February 8, 2011
For Immediate Release
SACRED FIRE WILL BURN AT QUEEN’S PARK FOR OTTAWA’S SOUTH MARCH HIGHLANDS
(Toronto) Daniel Bernard “Amikwabe”, Algonquin Firekeeper, will keep a Sacred Fire burning at Queen’s Park from Wednesday February 9 to Sunday February 13 to urge the province to halt tree-clearing and to promote understanding about Ottawa’s most important ecological and cultural heritage area.
The South March Highlands is one of the most bio-diverse areas remaining in urban Canada, with more than 675 different species of life, including 240 species of wildlife and over 134 different types of nesting birds.
For the past year local citizens, environmentalists and First Nations groups representing over 14,000 people have mounted a vigorous campaign to save undeveloped lands in the 10,000-year-old, ecologically unique, South March Highlands. In the 1970s it was protected as a Natural Environmental Area but urban development has steadily eroded it until less than one-third remains protected. Citizens have actively opposed development since 1981 because the South March Highlands is an old-growth forest having the densest bio-diversity in Ottawa and provides critical habitat for 20 species at risk.
In the latest assault on the forest, KNL Developments recently began clear-cutting trees for a subdivision in an area known locally as the Beaver Pond Forest, even though development depends on planned water diversions without Environmental Assessment and a questionable archaeological study.
The principal Algonquin Spiritual Elder, Grandfather William Commanda, Ancestral Carrier of the 3 Sacred Wampum Belts, Officer of the Order of Canada, recognized as a spiritual leader and founder of the Circle of All Nations, considers the South March Highlands to be Sacred and sees this as an opportunity to renew our sustainable relationship with Mother Earth.
Algonquin across the Ottawa River Watershed in both Ontario and Quebec have called for a comprehensive archaeological assessment of the area. KNL’s archaeological study was accepted by the Ministry of Culture in 2004 despite being described as ‘fatally flawed’ by Dr. Robert McGhee, past president of the Canadian Archaeological Association. A review of the KNL study by Groupe de recherche archéologique de l’Outaouais (GRAO) led by Marcel LaLiberté, concurred that the area “can no longer be ignored as of low archaeological potential”.
In addition to questioning many irregularities in development approvals, the Coalition to Protect the South March Highlands has put forward creative proposals for stewardship of the South March Highlands that the City of Ottawa and the Provincial Ministries of Environment (MoE), Natural Resources (MNR), Culture (MTC), Aboriginal Affairs (MAA) and Municipal Affairs (MMHA) have to-date declined to discuss.
“We are also asking why the MNR has yet to confirm the area as a provincially-significant Area of Natural and Scientific Interest despite the fact it was recommended for that designation in 1992, and why the MMHA has yet to enforce the Provincial Policy Statement that prevents development in ecologically significant areas such as ANSI candidates,” says Paul Renaud, of the Coalition to Protect the South March Highlands.
“We are asking why the MoE is allowing development to proceed without Environmental Assessments and why the MAA has yet to uphold the Canadian Constitution which requires the Crown to consult and accommodate the interests of First Nations,” adds Renaud.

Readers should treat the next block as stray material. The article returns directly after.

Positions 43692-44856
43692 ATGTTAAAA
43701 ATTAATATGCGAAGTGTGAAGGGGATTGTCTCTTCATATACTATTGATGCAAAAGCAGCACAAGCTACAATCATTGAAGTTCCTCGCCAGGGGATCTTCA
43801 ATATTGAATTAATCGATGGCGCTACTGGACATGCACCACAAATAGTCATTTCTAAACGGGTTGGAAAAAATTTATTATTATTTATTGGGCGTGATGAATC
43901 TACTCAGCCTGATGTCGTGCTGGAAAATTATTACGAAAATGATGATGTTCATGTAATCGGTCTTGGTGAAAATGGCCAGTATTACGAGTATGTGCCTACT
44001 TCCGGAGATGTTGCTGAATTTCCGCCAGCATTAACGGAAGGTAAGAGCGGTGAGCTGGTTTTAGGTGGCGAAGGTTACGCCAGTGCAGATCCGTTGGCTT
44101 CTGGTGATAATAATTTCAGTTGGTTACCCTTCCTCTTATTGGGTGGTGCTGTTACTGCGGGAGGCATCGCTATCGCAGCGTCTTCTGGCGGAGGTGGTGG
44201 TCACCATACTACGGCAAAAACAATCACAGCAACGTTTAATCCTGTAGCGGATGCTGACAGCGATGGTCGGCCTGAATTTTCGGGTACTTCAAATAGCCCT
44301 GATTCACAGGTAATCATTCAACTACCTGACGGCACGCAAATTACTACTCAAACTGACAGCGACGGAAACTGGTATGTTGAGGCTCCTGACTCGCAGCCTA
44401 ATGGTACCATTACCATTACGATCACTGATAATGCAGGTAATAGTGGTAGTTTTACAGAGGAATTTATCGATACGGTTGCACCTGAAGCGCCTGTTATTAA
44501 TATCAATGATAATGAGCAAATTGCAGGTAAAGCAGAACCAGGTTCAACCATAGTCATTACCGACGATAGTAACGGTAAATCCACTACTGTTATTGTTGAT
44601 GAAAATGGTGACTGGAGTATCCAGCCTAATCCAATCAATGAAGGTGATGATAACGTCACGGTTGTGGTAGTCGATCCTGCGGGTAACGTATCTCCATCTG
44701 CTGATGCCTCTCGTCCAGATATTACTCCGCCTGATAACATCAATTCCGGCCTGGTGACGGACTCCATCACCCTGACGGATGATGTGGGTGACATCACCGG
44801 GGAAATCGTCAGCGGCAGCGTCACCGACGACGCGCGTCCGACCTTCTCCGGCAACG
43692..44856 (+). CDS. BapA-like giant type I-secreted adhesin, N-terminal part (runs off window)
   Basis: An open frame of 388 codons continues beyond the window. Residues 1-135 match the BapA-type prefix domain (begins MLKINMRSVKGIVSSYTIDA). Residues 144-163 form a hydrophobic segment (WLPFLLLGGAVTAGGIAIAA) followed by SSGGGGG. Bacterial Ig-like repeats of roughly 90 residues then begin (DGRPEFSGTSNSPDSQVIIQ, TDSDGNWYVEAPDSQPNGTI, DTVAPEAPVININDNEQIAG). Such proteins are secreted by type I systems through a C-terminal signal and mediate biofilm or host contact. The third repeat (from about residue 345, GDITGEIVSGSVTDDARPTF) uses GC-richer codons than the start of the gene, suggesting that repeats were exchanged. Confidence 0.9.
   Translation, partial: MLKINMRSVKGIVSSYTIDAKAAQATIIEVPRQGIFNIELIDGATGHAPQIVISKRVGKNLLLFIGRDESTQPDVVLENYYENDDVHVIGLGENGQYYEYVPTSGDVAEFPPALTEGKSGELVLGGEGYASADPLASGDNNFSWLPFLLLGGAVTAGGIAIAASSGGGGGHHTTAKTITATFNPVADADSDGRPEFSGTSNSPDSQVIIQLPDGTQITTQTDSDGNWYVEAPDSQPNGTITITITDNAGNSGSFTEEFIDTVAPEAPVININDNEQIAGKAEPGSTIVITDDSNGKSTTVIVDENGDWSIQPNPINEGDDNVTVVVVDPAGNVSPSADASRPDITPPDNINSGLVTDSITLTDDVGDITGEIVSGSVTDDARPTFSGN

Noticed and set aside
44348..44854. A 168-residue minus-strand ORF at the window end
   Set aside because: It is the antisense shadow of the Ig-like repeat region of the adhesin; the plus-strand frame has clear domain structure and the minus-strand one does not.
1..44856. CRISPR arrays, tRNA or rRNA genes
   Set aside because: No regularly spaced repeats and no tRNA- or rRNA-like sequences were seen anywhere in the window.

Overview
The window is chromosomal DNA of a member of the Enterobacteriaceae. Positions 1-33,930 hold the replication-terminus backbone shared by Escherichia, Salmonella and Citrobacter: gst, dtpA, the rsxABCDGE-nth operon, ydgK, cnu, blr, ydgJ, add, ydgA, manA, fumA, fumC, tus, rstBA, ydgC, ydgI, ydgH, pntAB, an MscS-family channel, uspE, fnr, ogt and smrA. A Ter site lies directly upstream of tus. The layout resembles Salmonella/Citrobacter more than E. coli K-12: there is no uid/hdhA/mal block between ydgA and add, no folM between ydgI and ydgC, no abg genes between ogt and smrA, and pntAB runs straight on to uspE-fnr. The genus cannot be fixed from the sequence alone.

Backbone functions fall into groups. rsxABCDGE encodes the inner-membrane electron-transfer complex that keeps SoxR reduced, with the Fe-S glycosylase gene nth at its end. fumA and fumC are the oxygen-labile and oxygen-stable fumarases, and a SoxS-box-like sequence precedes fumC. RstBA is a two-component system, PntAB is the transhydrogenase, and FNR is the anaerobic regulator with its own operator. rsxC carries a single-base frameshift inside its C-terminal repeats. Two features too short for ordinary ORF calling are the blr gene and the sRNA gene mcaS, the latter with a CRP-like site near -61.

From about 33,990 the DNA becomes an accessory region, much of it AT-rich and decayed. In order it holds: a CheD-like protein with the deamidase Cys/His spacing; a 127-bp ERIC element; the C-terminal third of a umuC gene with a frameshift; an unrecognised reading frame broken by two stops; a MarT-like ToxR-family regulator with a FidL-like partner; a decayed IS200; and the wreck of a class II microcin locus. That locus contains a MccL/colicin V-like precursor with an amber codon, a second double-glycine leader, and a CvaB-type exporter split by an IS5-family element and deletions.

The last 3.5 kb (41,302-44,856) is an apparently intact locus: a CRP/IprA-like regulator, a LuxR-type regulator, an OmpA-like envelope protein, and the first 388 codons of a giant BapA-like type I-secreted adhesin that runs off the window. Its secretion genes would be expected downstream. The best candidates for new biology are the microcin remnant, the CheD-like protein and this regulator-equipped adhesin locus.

Starting Wednesday, a Sacred Fire will burn as a beacon of hope within the provincial capital to promote understanding and to request support from the Ministry of Tourism & Culture, to issue a Ministerial Order to halt the clear-cutting, in light of the two independent archaeological reviews, and the discovery of potentially significant sites since the 2004 MTC approval.
In an unprecedented recognition of aboriginal religious practices by the Provincial Legislature, permission has been granted to keep the Sacred Fire burning day and night. The Sacred Fire is an altar for prayer and visitors are invited to approach respectfully and spend time with the Firekeeper to learn more about the South March Highlands and to discuss our relationship with Mother Earth.
On Sunday, February 13, the Sacred Fire will go out at mid-day. There will be closing ceremonies, with drumming, prayers, and singing, a message from Grandfather William Commanda, and from other First Nations elders and chiefs. Everyone is invited to join with us regardless of religion, race, or culture.
PLEASE NOTE: There is a protocol regarding filming and photography at the Sacred Fire and media are kindly asked to speak with the Firekeeper before recording or photographing.
The Sacred Fire will be directly in front of the Provincial Legislature at Queen’s Park.
For more information:
Peter Haresnape, liaison for Daniel Bernard “Amikwabe” — 647-838-8455
Paul Renaud, Coalition to Protect the South March Highlands — 613-277-5898
http://www.youtube.com/watch?v=MhSU5heJl5o (cultural and natural heritage video)
http://www.renaud.ca/public/Presentations/2011-01-13-SMH-1-SMH_Overview_v16.pdf (SMH Overview presentation)
Letters of Support (e.g. First Nations leaders, Grandfather William Commanda, David Suzuki Foundation, MP Gordon O’Connor, MPP Norm Sterling) may be downloaded from http://www.renaud.ca/public/Letters_of_Support/
Dr. McGhee’s comments on the Archaeological Study http://www.renaud.ca/public/Archaeology/2010-08-06-Archaeological%20Assessment%20of%20KNL%20Study.pdf
www.ottawasgreatforest.com (website for the Stewardship Plan to protect the SMH)
www.southmarchhighlands.ca (website for the Coalition to Protect the SMH)